By Matthew Kearns, DVM
I recently saw an article in Forbes Magazine entitled, “Be Cautious Buying Drugs for Your Pet Online.” While many internet pharmacies are legitimate, there are also many that are not.
Illegal internet pharmacies have become such a problem that there is an annual international operation called Operation Pangea to try to tackle the sale of illegal and illicit medications. Pangea refers to a hypothetical land mass that included all continents before they separated. Operation Pangea includes help from over 100 countries, over 200 agencies, and targeted over 4,000 internet pharmacies worldwide.
The National Association of Boards of Pharmacy (NABP) estimates that a large percentage of internet pharmacies are not in compliance with federal and state laws, or NABP safety and pharmacy practice standards. Some carry outdated, counterfeit, mislabeled or incorrect drug dosages. Others buy in such bulk (in order to offer discounted prices) that they are not able to store medications in appropriate environments. Rather, they are stored in conditions that are too hot, cold or humid. Many illegal online pharmacies can also put us at risk for credit card fraud or identity theft.
So how does one find safe medications for our pets? The FDA has come up with the acronym AWARE to protect us and our pets in the world of online pharmacies.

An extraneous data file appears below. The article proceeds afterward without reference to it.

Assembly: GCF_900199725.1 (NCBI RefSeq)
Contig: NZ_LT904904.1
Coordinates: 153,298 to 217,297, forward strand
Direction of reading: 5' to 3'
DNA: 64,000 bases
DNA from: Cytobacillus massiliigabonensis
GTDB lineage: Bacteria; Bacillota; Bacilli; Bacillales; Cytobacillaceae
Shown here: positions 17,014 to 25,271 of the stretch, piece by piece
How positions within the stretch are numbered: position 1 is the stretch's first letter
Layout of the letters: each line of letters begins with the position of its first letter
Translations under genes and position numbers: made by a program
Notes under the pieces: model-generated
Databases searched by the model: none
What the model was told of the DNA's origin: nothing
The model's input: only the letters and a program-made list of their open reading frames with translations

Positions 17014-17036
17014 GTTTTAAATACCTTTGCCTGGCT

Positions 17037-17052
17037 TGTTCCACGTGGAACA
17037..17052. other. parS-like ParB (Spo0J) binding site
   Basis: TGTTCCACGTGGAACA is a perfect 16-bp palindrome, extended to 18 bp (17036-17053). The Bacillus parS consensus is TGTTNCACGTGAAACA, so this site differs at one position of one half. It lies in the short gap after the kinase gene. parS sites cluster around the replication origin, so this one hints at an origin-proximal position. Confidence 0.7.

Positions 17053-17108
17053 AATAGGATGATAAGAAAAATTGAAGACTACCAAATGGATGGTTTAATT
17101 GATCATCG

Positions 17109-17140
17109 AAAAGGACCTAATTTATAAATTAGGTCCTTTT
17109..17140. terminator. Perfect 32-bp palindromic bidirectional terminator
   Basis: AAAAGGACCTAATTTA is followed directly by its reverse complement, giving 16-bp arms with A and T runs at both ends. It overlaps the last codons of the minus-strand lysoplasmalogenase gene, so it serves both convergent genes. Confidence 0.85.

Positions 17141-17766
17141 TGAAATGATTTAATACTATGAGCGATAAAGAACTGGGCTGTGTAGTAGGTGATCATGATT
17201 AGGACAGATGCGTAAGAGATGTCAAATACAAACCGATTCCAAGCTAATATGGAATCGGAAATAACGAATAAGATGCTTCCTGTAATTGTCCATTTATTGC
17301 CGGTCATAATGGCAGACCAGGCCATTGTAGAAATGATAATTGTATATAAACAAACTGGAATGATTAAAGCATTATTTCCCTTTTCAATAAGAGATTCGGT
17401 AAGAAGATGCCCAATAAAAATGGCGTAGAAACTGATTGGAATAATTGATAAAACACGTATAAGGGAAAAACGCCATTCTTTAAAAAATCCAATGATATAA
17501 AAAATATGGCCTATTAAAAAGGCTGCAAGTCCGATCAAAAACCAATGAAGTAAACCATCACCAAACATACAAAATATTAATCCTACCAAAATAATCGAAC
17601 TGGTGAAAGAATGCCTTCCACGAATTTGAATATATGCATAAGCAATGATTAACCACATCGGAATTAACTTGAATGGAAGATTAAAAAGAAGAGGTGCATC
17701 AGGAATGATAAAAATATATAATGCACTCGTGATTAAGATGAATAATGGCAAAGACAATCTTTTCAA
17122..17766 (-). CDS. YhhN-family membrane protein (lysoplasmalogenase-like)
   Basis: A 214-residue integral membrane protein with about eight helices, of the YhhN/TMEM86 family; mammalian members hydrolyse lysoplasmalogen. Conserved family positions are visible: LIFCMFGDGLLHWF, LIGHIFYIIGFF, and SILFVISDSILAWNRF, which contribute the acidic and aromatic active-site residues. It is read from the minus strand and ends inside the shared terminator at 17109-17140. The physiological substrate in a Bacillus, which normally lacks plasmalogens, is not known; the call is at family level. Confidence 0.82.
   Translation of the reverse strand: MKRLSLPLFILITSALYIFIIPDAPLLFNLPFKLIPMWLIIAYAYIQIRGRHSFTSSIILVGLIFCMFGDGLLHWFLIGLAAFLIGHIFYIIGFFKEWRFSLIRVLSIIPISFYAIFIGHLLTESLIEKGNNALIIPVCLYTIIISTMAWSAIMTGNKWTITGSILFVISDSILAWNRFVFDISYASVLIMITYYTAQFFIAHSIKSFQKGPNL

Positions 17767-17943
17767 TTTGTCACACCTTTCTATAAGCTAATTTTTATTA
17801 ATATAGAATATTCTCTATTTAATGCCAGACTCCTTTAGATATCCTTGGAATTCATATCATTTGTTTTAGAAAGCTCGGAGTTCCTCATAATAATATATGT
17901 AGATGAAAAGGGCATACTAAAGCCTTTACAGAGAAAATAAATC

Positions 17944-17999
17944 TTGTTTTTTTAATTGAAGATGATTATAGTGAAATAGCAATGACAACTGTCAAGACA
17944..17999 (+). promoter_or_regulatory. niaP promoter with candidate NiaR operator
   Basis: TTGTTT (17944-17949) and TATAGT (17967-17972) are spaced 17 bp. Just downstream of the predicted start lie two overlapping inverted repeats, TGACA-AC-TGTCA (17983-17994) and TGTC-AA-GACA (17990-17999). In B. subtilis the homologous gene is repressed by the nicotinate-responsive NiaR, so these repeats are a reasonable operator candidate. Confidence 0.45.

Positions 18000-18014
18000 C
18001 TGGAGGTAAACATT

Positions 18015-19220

A — Ask your veterinarian.
W — Watch for red flags such as the medication does not require a veterinarian’s prescription, the pharmacy does not list its physical address, phone number or contact information, the pharmacy is not based in the U.S., the pharmacy is not licensed by the State Board of Pharmacy in the state in which it does business, the pharmacy does not protect your personal information, and the pharmacy has medications at significantly lower prices than your veterinarian. These are all red flags that should make one very wary.
A — Always check accreditation. The NABP has created a voluntary accreditation program called Veterinary-Verified Internet Pharmacy Practice Sites, or Vet-VIPPS for short.
R — Report problems and suspicious online pet pharmacies to the FDA.
E — Educate yourself about online pharmacies. The best defense against an illegal pet online pharmacy is education.
I know it sounds self-serving but most veterinary hospitals will make every attempt to match reputable internet pharmacy prices and, in some cases, beat those prices. There are also rebates only available to veterinary practices that we can pass along to you. More importantly, veterinarians can ensure that medications we dispense are inspected and approved by the FDA and packaged and manufactured according to U.S. government regulations. Pharmaceutical manufacturers will only honor products that are prescribed by and purchased from the pet’s veterinarian.
Everyone remembers the saying, “if it sounds too good to be true, it probably is.” I think it is a better idea to purchase medications directly from your veterinarian. However, if you do not, be AWARE.
Dr. Kearns practices veterinary medicine from his Port Jefferson office and is pictured with his son Matthew and his dog Jasmine.